“Liturgy” as “Public Work” and “Opus Dei” – The Impact of Properly Understanding the Term

On Wednesday night, Fr. Nick Schneider (Director of the Office of Worship for the Diocese of Bismarck, ND) and I gave a short introduction to sacred music and Gregorian chant in my hometown.  Though the workshop was planned with short notice, about 50 people came, including 6 or 7 priests, from parishes all over town as well as many of the surrounding towns.   

Below is a recording of Fr. Schneider’s talk, which was really brilliant.  He began by talking about the etymology of the word “liturgy.” Many of you are well-acquainted with the tired definition given to it for so long as “work of the people,” a definition which was used to drive an agenda of self-expression, liberties in rubrics and interpretation of conciliar documents claimed out of “pastoral need” of the people at the liturgy, something that we assemble and present, etc.

Fr. Schneider discussed, instead, how the words which form liturgy are more accurately translated as “public work,” something God does for His people, the “opus Dei,” something which is received rather than created. The shift in perspective has immediate ramifications. To receive liturgy as gift rather than primarily based on one’s efforts is to open one’s heart in a truly proper disposition. “Let us therefore love God, because God first hath loved us.” (1 John 4: 19)

This point is so important! Just the other day on the forum, there was a discussion that grew exponentially about an “apologetics” of sacred music. One of the points raised was that it’s not enough to defend Gregorian chant as the music proper to the Roman liturgy when there is a fundamental misunderstanding among so many of what liturgy is.  Chant being proper is a sort of non-starter if we don’t understand to what it is proper.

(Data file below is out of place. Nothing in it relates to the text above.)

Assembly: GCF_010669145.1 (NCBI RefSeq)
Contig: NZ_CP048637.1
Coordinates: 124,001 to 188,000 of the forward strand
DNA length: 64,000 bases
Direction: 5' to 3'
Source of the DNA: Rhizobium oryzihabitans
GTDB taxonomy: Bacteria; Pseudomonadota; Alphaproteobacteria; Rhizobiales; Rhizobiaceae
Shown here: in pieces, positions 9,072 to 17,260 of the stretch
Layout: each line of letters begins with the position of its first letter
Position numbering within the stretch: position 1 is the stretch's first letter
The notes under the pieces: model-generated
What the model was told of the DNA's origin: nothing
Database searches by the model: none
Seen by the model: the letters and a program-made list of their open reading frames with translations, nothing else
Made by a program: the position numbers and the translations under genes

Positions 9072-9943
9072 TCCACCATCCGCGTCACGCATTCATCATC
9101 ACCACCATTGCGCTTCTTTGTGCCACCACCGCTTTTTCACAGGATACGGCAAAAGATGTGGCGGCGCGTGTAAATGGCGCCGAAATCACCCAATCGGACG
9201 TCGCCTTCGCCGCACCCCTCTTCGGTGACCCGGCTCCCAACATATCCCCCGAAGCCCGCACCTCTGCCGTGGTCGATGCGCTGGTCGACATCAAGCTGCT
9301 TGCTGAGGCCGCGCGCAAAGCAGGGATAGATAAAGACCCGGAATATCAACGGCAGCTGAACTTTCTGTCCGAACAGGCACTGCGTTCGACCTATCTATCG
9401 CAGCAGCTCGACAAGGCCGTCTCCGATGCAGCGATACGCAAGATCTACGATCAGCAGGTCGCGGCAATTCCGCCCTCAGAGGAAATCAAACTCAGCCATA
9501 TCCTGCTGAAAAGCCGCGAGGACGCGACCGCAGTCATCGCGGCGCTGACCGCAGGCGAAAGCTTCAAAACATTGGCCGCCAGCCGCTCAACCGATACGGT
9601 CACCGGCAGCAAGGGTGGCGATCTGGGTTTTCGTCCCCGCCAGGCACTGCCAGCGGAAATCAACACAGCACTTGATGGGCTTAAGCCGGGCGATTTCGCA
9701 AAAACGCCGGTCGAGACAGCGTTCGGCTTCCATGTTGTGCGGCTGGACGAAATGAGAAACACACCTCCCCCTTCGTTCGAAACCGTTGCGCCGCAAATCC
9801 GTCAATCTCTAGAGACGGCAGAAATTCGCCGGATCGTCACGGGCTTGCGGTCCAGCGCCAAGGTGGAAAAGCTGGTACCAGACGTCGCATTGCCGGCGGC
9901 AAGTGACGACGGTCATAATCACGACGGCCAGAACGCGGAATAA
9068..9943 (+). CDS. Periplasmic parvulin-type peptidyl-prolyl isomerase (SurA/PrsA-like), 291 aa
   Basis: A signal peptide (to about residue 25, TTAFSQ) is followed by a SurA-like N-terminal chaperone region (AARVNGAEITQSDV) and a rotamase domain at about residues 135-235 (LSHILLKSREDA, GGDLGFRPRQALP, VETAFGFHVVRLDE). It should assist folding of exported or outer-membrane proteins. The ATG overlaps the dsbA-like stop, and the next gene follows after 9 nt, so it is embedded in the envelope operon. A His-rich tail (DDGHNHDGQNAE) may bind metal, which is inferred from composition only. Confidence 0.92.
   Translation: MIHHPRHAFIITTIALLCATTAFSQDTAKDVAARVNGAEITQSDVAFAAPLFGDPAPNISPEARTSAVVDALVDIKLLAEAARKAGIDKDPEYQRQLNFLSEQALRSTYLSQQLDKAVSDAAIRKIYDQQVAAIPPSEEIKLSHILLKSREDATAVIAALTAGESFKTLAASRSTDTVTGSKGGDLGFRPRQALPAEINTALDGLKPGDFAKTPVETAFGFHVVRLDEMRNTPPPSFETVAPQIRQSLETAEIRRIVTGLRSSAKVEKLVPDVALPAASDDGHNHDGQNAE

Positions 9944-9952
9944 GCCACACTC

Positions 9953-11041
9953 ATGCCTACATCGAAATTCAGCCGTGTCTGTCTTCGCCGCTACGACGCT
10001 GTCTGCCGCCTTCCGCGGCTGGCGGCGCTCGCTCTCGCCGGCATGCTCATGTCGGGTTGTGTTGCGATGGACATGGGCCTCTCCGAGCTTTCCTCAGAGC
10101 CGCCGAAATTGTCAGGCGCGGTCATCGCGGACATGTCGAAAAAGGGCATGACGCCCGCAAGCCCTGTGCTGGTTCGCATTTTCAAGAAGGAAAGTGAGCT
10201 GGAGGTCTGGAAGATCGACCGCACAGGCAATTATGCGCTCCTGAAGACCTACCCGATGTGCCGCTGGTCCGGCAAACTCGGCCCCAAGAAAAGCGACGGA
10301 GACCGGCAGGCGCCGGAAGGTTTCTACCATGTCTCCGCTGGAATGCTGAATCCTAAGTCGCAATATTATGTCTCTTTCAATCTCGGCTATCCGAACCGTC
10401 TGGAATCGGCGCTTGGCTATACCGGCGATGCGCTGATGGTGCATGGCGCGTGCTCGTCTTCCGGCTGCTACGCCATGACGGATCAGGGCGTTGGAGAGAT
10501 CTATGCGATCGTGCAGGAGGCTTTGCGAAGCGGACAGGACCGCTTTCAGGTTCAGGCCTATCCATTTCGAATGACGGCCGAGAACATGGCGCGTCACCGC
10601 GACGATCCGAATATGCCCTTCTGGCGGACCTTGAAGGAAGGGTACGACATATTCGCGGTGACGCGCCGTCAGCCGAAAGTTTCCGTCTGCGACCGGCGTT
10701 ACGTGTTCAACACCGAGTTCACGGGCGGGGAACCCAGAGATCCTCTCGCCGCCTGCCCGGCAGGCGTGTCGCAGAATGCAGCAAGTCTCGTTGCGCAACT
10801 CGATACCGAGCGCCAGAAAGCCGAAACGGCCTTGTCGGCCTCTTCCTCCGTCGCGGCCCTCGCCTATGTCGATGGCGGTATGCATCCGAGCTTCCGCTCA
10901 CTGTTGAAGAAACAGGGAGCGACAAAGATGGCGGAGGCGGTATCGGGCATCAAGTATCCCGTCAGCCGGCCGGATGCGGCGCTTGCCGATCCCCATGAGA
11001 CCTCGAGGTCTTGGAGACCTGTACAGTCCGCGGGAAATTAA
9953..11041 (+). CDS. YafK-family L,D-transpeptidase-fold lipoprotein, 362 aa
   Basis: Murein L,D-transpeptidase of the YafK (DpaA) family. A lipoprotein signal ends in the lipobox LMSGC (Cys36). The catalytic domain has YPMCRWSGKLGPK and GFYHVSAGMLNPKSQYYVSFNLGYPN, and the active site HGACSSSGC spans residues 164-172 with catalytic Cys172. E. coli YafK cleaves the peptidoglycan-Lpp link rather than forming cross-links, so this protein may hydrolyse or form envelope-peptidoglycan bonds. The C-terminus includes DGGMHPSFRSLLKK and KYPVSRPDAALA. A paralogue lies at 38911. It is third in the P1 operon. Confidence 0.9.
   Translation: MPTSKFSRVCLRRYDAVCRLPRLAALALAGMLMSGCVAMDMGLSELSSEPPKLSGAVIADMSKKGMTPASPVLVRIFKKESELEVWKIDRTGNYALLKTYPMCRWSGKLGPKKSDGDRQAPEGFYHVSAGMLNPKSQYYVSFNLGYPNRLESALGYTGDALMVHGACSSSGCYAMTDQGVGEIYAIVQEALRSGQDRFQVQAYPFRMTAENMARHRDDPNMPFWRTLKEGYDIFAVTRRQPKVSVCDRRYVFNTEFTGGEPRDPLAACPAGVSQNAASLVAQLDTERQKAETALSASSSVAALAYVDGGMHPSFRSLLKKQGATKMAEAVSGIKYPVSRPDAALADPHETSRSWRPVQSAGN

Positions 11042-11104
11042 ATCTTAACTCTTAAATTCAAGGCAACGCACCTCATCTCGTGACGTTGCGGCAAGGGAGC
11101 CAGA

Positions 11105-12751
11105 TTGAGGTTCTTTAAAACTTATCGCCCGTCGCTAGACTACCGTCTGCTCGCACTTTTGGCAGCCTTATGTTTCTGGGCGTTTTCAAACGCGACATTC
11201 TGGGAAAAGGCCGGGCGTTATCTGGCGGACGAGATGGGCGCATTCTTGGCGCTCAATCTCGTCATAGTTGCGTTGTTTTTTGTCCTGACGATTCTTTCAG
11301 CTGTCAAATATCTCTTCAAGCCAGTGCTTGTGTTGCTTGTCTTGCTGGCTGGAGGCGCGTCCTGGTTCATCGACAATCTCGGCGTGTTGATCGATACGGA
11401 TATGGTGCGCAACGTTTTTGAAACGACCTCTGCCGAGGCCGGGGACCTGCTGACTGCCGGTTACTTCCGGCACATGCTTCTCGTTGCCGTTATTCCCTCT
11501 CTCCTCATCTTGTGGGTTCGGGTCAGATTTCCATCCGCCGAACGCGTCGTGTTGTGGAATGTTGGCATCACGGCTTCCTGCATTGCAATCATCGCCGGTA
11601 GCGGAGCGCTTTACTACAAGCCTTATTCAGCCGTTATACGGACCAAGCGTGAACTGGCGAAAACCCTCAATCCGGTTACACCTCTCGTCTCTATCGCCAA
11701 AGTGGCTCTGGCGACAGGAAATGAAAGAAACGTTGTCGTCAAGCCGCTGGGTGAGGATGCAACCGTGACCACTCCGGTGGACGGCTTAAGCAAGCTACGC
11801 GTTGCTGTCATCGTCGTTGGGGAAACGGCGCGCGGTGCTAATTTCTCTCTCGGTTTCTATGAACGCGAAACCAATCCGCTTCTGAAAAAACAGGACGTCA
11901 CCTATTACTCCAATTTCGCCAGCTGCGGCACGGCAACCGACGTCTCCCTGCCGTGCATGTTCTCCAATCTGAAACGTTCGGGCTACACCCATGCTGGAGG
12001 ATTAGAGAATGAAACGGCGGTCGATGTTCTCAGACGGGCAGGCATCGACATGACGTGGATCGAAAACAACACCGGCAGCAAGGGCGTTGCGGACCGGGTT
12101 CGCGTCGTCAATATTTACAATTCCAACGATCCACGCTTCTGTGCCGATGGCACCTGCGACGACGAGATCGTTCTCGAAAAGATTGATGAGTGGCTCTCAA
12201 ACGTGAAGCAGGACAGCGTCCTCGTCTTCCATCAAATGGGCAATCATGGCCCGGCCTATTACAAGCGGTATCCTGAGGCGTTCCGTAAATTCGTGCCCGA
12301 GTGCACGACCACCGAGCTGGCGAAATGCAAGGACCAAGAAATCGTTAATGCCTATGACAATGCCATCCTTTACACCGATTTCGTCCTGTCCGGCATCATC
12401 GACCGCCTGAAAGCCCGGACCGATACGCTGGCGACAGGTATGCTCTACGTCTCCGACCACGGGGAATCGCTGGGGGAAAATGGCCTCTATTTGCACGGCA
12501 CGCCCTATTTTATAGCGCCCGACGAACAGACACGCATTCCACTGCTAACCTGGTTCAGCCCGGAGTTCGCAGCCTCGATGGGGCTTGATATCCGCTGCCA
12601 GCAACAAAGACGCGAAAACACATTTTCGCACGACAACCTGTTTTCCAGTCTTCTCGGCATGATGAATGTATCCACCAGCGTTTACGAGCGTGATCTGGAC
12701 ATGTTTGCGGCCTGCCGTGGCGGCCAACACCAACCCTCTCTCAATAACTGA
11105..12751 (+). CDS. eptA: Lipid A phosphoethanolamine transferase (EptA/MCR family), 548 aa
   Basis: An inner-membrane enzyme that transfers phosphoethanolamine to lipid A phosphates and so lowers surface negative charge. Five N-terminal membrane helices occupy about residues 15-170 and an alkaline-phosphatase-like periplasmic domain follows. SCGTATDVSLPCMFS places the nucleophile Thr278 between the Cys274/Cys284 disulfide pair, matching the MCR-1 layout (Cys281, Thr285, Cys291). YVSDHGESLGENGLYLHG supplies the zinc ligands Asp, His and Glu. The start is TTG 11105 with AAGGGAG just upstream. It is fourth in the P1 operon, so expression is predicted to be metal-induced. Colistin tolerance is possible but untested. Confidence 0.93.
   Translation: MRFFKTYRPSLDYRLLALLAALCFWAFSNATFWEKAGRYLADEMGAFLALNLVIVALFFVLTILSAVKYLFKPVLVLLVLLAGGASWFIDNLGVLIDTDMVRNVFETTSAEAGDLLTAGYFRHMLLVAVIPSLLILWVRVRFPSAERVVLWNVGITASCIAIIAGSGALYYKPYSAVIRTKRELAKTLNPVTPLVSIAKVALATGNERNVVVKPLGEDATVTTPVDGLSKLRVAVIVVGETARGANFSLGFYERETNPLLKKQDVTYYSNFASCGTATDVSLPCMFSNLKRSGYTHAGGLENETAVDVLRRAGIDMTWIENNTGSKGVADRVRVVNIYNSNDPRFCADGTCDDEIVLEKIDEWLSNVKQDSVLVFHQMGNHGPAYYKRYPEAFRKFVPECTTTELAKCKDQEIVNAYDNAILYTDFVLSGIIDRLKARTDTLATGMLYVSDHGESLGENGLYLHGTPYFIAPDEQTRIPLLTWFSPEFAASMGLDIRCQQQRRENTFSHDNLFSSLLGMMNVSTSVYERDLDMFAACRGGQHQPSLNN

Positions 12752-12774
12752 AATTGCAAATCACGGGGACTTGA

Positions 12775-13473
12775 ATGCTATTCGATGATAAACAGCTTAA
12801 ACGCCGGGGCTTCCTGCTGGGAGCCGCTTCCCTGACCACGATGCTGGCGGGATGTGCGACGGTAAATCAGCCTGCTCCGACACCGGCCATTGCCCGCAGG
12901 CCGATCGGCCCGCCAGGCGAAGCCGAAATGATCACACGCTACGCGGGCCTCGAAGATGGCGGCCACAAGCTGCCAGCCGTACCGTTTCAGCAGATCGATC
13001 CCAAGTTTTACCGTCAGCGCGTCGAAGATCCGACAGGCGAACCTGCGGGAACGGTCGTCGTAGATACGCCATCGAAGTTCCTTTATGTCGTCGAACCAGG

Update (7/20) – Here’s a better quality recording of the talk:

Father goes on to discuss a number of other fundamental issues so important when we introduce others to truly sacred music. The talk is a great way to frame a discussion of what we ought do in the choir loft.

4 Replies to ““Liturgy” as “Public Work” and “Opus Dei” – The Impact of Properly Understanding the Term”

  1. The sound makes this almost unintelligible. How about a transcript? (Sometimes reverberation hinders communication.) I recall someone once saying or writing that the supreme act of Liturgy was/is the sacrificial offering of Christ on the cross–and that is the work of the God-man, or primarily God in union with the human.

  2. Liturgy being the work of God, His gift, His initiative, is such an an important foundation. I'm eternally grateful to my mentors for underlining that beautiful truth to me. God's great gift of His Son, generously and willingly offered to us the sacred liturgy, invites our best and most beautiful effort, rooted in filial love, in return.

    God gives us all He has, and in the sacred liturgy we participate in this act of self-giving, and seek to accept and extend this gift to God and our neighbor. We are even prompted to ask ourselves, "how can I make a return for all that God has given me?"

  3. From the Catechism:
    1069 The word "liturgy" originally meant a "public work" or a "service in the name of/on behalf of the people." In Christian tradition it means the participation of the People of God in "the work of God."

  4. At the Sacra Liturgia 2013 conference in Rome last month, Cardinal Ranjith gave a similar presentation. He has been secretary to the congregation on divine worship and is now Archbishop of Columbo, Sri Lanka. He addressed the issue of active participation. His point was that the Mass is the action of Christ. Our active participation is to enter into the action of Christ, to join with him in offering the sacrifice to the Father. All other aspects of participation should be judged on that basis.

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